Breitling Revives The Legendary AVI Ref. 765 With Three New Limited-Edition Models Watch Releases

All three models share the same movement: the brand new in house handwound Caliber B09 chronograph. This manufacture powerplant features a complex and costly column wheel for superior pusher feel, along with a vertical clutch system. While not necessary for a mechanical chronograph movement, both of these additions are highly prized among enthusiasts. In addition, the B09 movement is COSC chronometer-certified and features a robust 70-hour power reserve, along with a smooth 28,800 bph sweep.

Breitling Revives The Legendary AVI Ref. 765 With Three New Limited-Edition Models Watch Releases

Breitling fits each version of the AVI Ref. 765 1953 Re-Edition with a heavily contrast stitched leather strap. For the stainless steel version, this strap is a supple satin black, while the 18-karat gold model is paired with distressed tobacco brown, and the cooler tones of the platinum version are contrasted with a warm saddle tan.

Breitling Revives The Legendary AVI Ref. 765 With Three New Limited-Edition Models Watch Releases

Although these three are strictly limited editions, one has to commend Breitling’s commitment to accuracy in reviving these classic chronographs. If this is an indicator of things to come in the standard Breitling product line, 2020 has the potential to be a very special year for the brand. All three are currently available for preorder through Breitling’s website, at a price of $8,035 for one of the 1,953 limited edition stainless steel models, $21,360 for one of the 253 18-karat red gold examples, and $39,665 for one of the 153 platinum pieces. Delivery for these limited models is expected in April 2020.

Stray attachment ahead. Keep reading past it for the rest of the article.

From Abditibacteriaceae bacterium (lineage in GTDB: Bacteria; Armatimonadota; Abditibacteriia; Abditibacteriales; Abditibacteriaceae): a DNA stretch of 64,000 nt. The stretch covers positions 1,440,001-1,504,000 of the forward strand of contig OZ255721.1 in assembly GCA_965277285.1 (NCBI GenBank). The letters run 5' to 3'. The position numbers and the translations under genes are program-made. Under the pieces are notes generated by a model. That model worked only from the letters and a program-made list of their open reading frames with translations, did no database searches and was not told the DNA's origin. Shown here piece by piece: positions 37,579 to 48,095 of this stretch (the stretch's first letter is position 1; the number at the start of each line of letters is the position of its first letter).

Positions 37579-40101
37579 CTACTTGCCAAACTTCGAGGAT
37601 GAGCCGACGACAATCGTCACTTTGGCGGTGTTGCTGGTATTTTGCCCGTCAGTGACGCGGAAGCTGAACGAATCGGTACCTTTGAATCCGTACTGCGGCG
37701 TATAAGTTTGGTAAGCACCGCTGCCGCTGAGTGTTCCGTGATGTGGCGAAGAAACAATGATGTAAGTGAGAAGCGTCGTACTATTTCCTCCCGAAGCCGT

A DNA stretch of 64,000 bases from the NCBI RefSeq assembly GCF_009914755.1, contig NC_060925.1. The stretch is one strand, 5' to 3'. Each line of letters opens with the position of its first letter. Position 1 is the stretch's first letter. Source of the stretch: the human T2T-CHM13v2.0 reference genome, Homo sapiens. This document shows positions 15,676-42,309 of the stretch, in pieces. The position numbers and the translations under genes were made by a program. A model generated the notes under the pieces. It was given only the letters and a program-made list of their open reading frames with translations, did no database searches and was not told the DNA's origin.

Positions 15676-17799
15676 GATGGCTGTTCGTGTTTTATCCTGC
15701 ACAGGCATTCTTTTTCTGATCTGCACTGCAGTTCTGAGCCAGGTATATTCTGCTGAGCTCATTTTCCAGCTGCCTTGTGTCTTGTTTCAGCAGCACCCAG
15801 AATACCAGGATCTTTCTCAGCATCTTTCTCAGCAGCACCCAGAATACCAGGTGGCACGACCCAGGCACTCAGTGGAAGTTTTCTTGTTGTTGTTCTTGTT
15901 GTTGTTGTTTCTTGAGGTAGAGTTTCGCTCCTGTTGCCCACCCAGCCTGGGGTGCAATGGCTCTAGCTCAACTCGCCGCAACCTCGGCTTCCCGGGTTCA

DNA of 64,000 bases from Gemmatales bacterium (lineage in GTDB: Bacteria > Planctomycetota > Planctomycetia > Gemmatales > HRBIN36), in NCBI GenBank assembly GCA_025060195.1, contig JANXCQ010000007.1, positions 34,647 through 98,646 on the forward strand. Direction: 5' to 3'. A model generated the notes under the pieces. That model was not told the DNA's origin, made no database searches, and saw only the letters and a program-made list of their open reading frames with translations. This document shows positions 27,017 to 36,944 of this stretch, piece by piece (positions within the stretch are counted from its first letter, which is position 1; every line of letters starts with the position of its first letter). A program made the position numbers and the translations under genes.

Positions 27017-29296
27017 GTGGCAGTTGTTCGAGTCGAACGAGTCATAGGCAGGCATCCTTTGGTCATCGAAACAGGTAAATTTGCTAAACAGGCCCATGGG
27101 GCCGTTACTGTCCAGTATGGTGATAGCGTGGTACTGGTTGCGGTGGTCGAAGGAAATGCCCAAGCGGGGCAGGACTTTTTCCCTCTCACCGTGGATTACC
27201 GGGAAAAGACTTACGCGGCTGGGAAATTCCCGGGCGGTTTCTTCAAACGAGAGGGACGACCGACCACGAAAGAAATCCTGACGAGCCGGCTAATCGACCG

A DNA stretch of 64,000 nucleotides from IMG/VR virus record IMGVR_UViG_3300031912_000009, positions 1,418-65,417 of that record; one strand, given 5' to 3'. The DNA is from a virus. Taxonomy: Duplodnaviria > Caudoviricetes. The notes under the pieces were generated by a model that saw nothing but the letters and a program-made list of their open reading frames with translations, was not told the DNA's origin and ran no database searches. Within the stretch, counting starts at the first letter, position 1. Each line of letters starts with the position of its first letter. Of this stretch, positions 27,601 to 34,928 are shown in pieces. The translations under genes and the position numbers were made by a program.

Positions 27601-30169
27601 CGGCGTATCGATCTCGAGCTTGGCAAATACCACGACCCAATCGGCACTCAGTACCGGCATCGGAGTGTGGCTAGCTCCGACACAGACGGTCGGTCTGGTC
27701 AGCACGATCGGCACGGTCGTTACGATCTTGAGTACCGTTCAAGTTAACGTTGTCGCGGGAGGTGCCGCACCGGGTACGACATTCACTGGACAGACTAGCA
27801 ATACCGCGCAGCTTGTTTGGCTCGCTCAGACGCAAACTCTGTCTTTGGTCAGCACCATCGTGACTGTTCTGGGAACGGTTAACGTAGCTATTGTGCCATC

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  • DanW94

    Handsome looking watch which obviously shares it’s DNA with the Breguet Type XX-XXI. I wonder which one debuted first back in the 50’s?

    • aWtchslvr

      From what I´ve read the Breitling.

    • WatchFred

      the Breitling AVI 765 entered mass production in February 1953, the Breguet TypeXX Aeronavale that resembles it a bit was introduced in late 1958, so half a decade later.

  • Trevor

    Us poor people in the back can make due with the Dan Henry 1963 and be more than happy with it.

  • WatchFred

    some corrections:
    the movement in the AVI 765 Re-Edition is the cal. B09, a new hand-wound in-house caliber, not an automatic as stated.
    the lume is hand-applied on all three version, steel, gold & platinum

    • PR

      Indeed I was wondering why the article referred to an automatic. Do we know if it’s a solid or sapphire case back? A manual wind chronograph cries out for a sapphire case back even if it’s not a true reissue not found on the original. I think that’s one update I would like

      • WatchFred

        it is a Re-Edition, so as close to the original as technically possible; none of the vintage models had display back, so this is solid too. We will see that caliber in other models over the years, I’m sure some will have a display backs.

        • Gokart Mozart

          In my opinion if they wanted to be faithful they should have used the same size case and the more delicate bezel and lugs. Also no gold or platinum.

          Then i would agree use a closed back. In this case a sapphire back would be fine.

          • WatchFred

            size, bezel & lug dimensions are precisely the same – or, to be precise to the “typical” AVI 765 vintage case, as there are some differences in lugs chamfering and dimensions there, we are talking pre-CNC production here)